Archive for Friday, March 25, 2011

Nader calls for end of athletic scholarships

March 25, 2011


— Consumer advocate Ralph Nader is calling for the elimination of college athletic scholarships, saying the move is necessary to “de-professionalize” college athletes.

“As we near the exciting conclusion of ‘March Madness’ — which would more accurately be described as the 2011 NCAA Professional Basketball Championships — it’s time we step back and finally address the myth of amateurism surrounding big-time college football and basketball in this country,” said Nader, whose League of Fans is proposing that the scholarships be replaced with need-based financial aid. The Associated Press obtained a copy of the proposal Thursday, ahead of its official release.

NCAA spokesman Bob Williams said that referring to college athletes as professionals defies logic.

“They are students, just like any other student on campus who receives a merit-based scholarship,” he said.


just_another_bozo_on_this_bus 7 years, 1 month ago

This makes a lot of sense, as do most of Nader's ideas, but there are too many powerful, vested interests in exploiting college athletes and state-subsidized facilities for it to happen any time soon.

LeBo 7 years, 1 month ago

Hey 'de-professionalized' college softball, baseball, swimming & diving, track & field, cross county, golf, wrestling, water polo, volleyball, and other negative impact/none revenue sports.

Stop exploitation of minority athletes, buy reducing coaching salaries and implementing a stipend program.

livinginlawrence 7 years, 1 month ago

If something like this could result in more financial aid becoming available to the masses, it is certainly worth considering. After all, doing so would serve to better incentivize our youth. Rather than practicing sports with (mostly vain) hopes of securing a scholarship to pay for college, young students would be encouraged to spend more time honing their academic attributes, which would not only help them garner consideration for merit-based funds but prepare them for college-level coursework as well. Of course, what bozo has said is undoubtedly true. This idea will likely be met with minimal support.

Tony Kisner 7 years, 1 month ago

How about a law where the only source of payments of tuition can come from the Student themselves no other outside sources? This used to be the case when applying for a mortgage, the need to show where the down payment was sourced.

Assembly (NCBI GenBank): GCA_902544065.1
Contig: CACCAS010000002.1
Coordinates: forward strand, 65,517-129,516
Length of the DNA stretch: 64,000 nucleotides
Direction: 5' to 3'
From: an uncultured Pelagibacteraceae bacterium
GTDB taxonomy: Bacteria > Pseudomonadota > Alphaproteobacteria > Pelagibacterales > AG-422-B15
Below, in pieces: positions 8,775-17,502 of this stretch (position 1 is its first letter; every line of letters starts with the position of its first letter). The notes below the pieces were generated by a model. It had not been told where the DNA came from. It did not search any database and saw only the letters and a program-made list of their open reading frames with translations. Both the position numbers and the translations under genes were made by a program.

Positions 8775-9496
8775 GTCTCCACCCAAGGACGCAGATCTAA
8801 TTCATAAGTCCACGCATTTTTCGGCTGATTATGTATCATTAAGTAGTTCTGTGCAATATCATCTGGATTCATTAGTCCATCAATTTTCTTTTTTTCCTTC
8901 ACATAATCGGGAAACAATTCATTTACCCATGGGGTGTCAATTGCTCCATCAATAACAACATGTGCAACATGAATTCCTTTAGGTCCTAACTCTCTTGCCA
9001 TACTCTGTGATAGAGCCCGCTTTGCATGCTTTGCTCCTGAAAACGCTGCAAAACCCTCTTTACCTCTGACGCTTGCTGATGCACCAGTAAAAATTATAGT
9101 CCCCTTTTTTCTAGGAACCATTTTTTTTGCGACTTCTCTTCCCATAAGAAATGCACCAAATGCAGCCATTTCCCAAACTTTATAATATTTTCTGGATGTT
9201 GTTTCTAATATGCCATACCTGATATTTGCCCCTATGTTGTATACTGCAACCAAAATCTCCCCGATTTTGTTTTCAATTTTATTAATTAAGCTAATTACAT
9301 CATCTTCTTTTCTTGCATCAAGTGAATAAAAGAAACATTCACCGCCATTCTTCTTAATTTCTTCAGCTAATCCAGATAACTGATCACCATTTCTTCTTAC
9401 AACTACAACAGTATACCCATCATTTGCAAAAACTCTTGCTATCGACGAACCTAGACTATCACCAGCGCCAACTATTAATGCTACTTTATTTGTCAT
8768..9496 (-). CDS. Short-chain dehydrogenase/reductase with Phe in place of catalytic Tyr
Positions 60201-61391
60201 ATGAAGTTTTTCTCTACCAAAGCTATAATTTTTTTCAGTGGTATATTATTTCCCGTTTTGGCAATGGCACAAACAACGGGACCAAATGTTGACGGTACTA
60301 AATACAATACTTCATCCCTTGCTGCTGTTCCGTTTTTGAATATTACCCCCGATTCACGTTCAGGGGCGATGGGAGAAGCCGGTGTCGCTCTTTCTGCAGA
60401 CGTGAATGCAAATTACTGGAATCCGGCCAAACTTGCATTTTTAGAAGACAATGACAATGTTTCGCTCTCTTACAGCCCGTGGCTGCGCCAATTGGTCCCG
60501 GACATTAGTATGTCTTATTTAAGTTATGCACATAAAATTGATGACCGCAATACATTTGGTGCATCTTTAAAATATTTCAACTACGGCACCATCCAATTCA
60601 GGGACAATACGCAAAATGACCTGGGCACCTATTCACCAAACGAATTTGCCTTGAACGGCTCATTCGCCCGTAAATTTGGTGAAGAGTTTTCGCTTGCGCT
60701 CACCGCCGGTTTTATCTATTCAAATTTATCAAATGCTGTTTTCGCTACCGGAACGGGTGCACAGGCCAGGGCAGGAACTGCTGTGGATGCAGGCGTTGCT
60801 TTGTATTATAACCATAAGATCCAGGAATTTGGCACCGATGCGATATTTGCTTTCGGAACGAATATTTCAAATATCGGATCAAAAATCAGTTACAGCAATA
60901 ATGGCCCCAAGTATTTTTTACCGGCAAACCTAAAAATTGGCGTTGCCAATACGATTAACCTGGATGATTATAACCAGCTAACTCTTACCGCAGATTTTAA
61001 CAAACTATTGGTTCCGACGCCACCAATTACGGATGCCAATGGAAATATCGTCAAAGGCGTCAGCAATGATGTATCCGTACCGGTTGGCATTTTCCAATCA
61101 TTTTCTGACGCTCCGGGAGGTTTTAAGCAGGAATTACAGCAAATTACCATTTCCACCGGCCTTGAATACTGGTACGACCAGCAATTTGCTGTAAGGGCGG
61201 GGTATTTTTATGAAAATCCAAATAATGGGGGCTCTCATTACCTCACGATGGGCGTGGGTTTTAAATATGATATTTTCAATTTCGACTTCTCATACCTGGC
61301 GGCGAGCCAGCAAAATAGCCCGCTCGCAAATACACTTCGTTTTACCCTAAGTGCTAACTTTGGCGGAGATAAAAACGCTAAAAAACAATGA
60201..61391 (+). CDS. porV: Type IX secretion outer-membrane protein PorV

This would change the landscape of higher education in particular making the relationship of consumer/purchaser - service provider on a more direct basis. Raising the responsibility of the consumer and possibly encouraging the service provider to be more efficient.

ebyrdstarr 7 years, 1 month ago

So my parents couldn't have helped me with college? My grandparents? When you say no outside sources, are you precluding loans of any kind? I'm not quite sure how anyone would pay for college if they couldn't use money from parents or scholarships or grant money or loans. Really, I'm not sure what exactly you're proposing because my grant money was based on my need and merit. My college loans were all paid back within 4 years of my graduation. And the bulk of my tuition was paid by my parents (who I believe took out some loans, also paid off within just a few years of graduation). So was all of that not acceptable to you? From a capitalist perspective, I'd say it all worked out pretty well for my college, too. They got all their money and one more graduate to add to their ranks. (Not to mention their donor rolls.)

livinginlawrence 7 years, 1 month ago

Thinking about this a little bit more, an idea came to me. Many college sports have come to serve as preparatory measures for involvement in athletics at the professional level. The same could be said for many university academic programs, in which students seeking practical experience in a field can enroll in practicum courses. As such, the sports teams could be thought of as athletics-oriented practica. Just like any other student hoping to gain the practical experience that will help them in their future endeavors, athletes should face the same costs associated with enrollment. After all, it simply doesn't make sense for an academic institution to be picking up the tab for someone's education solely on the basis of their ability to entertain. This rings especially true for the most heralded athletic recruits, who so often stay in school for as little time as possible before joining the professional ranks.